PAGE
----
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Whether one is producing music, podcasts, game sounds, or film sound effects, Digital Audio Principles provides the tips and techniques that will make the project a success. Author Dave Schroeder explains the basics of digital audio production techniques and covers the essential hardware and software. He also discusses sound theory, frequency response, the range of human hearing, and dynamic range.
So what is sound? Sound is essentially vibrations that travel through the air, it's the molecules around us moving. What happens is you have something that creates a disturbance in air pressure. And that disturbance creates these different patterns of vibrations in the air pressure, and these patterns of vibrations of shifting molecules are what we perceive as different sounds. And they travel from the initial sound source or where the disturbance first occurs and travel out as sound waves. You can think of sound as kind of having three stages in life.
There is the production stage, where it's actually created for the first time, and that's where there are some sort of impact, or action, that creates a vibration, or movement. You can think of this as hitting a snare drum head, or a cowbell, or plucking a guitar string. This creates a vibration, and it starts to move the air pressure around it. The second stage is the propagation, or the point where, kind of, sound actually travels to us. And so the disturbance in the air pressure actually travels via sound waves. So these sound waves are traveling out and they run into things.
Sometimes, they hit things like walls and then bounce and are redirected, and other times, they actually hit things that are sensitive to the vibrations, like our ears or microphones. And this brings us to the third stage, which is when the sound waves actually reach something that's sensitive to these changes in air pressure, better known as a receiver. And that receiver can take those changes in air pressure and convert them into something else. As humans, we pick up these changes in air pressure, and we actually perceive them as sound. A classic analogy for sound waves and kind of thinking about how sound travels is to think about throwing a rock into a still pond, and thinking about how the little ripples go out in all directions and eventually hit the shore, hit different things.
You think about that rock being kind of the production stage, and then the propagation stage being those waves or ripples as they go out from that center, and this bring us to the third stage, the perception stage. The perception stage is what those waves actually hit. In the case of hearing, it would be hitting our ears, or in the case of recording, it would be hitting a microphone. So each of these disturbances is different and will generate kind of a unique pattern of variations in the air pressure, and this is what gives the sound its character, this is kind of how we know a snare drum from a human voice.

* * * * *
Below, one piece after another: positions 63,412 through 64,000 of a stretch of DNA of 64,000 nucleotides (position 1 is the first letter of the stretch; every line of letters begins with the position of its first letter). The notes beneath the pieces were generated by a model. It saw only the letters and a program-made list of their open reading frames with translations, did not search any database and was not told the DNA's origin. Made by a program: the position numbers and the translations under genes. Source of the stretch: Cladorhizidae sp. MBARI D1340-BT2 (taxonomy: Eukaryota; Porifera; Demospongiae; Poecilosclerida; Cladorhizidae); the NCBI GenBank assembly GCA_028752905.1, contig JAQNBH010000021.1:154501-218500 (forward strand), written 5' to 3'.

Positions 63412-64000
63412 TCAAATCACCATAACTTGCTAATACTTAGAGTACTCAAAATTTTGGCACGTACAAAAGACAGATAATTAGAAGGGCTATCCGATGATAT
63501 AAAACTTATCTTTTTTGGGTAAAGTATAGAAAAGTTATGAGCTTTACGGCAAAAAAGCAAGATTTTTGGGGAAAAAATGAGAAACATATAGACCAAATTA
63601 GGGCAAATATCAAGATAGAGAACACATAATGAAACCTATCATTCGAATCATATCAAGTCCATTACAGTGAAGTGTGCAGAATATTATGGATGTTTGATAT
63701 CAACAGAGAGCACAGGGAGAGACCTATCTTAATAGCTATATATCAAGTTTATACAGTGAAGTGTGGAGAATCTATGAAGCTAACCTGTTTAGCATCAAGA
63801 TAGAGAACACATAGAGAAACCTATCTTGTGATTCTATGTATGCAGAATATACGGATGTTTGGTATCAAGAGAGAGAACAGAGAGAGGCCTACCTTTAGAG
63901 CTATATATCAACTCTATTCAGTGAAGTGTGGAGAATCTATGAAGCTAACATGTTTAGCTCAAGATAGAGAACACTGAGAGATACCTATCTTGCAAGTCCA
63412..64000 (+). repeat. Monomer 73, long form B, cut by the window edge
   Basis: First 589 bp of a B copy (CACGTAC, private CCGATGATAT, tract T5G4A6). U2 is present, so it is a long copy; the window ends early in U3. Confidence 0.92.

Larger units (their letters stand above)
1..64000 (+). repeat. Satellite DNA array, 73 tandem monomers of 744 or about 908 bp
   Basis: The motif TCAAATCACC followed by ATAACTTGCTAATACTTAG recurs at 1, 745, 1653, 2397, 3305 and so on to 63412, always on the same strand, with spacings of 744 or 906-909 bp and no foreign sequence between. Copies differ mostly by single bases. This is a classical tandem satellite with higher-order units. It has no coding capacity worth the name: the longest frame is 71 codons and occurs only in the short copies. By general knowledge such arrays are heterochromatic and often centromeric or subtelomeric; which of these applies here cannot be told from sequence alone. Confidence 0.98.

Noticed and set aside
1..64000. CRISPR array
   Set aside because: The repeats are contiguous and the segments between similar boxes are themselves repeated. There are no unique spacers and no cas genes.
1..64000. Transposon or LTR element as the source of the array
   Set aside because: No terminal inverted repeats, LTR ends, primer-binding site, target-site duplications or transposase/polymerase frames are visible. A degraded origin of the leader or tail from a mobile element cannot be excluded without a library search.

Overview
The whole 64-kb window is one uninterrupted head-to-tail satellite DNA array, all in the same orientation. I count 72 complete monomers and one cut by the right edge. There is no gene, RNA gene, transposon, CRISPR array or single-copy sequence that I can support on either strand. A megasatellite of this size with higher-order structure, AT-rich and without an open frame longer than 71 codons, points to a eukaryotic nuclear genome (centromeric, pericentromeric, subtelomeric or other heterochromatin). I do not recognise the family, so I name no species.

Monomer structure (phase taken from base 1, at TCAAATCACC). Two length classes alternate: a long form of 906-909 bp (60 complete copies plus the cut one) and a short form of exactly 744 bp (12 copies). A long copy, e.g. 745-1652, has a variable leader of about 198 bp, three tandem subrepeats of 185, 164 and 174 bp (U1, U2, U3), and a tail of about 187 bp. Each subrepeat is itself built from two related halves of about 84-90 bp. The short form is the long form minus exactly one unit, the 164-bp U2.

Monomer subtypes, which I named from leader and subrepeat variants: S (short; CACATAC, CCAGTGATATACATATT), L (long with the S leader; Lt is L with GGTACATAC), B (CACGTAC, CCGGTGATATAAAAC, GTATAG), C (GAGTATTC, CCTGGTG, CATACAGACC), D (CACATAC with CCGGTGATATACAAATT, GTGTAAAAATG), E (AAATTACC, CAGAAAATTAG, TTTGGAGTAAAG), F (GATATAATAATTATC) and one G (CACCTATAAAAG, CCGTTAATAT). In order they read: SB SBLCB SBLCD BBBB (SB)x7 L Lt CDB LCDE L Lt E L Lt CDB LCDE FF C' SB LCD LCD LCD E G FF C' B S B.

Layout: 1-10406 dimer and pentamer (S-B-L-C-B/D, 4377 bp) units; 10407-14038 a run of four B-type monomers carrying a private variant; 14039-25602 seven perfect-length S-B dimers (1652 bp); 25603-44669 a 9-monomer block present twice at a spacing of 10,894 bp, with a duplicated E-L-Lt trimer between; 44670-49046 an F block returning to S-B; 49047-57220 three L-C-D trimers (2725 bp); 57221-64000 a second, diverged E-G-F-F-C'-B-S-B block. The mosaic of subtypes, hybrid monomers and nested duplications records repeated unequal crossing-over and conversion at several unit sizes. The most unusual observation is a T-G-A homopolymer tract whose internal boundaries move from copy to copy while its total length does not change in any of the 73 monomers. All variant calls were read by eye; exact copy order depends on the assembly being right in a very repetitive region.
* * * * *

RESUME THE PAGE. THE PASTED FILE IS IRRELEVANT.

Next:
They have different patterns. So there are two characteristics of waveforms that affect how we hear a sound. There is amplitude, or the loudness, and frequency. Let's take a look at amplitude. This is the relative strength of a sound or how much of a change in air pressure occurs. So in our visual we can see some waveforms with less amplitude and some waveforms with more amplitude, and we perceive these differences in amplitude as essentially quieter and louder sounds. Loudness is the term that we use to describe how humans perceive amplitude.
Another important unit of measurement we are talking about loudness is the decibel, and it's got two different applications, there is the decibel SPL or Sound Pressure Level, which is what we use to measure the strength of the sound. We have got a little list here of some of the different SPL levels, and you can see kind of how they correspond with different things, with zero dB representing the threshold of human hearing, or how loud something has to be in order for us to be able to hear it at all. 20 dB is whispering, 60 dB conversation, et cetera. A 130 dB the threshold of pain.
If you are at a concert, and you have to leave because it hurts too much, it's probably around 130 dB. And then if you get up to 194 dB, which is really, really loud, we are talking about shock waves, and I guess kind of above that you are thinking about stuff like the sonic boom and stuff that you don't want to be too close to when you hear, because it's pretty loud. It's important to note that decibels are logarithmic, and this means that the volume changes represented by decibels aren't weighted on a one-to-one basis. To that point, every time a sound goes up by three decibels, it effectively is becoming twice as loud.
We have got a little list here of some of the different SPL levels, and you can see how they correspond to different things. We also use the decibel to measure the loudness of sound and in terms of audio, it kind of refers to the signal level or the volume, and you will that when we are working with digital audio, we will talk about turning a sound up a few dB or down a few dB. In the next movie, we will take a look at hertz and frequency response.
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